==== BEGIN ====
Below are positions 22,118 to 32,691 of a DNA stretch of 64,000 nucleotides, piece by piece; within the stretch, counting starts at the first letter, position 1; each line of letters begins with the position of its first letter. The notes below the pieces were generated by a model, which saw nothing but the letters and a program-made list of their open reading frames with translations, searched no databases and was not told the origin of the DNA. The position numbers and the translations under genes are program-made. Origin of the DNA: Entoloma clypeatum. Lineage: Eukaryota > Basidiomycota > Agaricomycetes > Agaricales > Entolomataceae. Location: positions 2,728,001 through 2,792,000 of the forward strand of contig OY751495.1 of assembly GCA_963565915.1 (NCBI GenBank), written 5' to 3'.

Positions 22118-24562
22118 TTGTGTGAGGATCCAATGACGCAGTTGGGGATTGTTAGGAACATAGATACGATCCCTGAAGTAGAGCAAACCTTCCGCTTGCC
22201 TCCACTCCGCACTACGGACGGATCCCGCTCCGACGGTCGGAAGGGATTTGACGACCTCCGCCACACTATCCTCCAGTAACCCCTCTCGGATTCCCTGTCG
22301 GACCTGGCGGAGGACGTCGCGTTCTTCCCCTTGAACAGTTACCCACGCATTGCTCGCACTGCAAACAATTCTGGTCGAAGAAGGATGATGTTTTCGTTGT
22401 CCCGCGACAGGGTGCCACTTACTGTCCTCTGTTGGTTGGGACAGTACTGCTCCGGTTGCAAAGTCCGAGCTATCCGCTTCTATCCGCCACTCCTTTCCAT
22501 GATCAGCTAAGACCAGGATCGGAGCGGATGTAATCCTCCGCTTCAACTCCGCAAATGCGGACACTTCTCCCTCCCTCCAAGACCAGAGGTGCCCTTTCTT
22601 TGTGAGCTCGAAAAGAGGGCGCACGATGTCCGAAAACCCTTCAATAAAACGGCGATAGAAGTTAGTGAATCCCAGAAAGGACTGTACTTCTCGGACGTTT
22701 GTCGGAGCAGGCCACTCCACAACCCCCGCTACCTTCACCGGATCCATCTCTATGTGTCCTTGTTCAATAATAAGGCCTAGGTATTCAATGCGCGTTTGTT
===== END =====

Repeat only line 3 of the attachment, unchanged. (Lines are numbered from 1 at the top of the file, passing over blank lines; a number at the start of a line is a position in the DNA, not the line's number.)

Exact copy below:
22118 TTGTGTGAGGATCCAATGACGCAGTTGGGGATTGTTAGGAACATAGATACGATCCCTGAAGTAGAGCAAACCTTCCGCTTGCC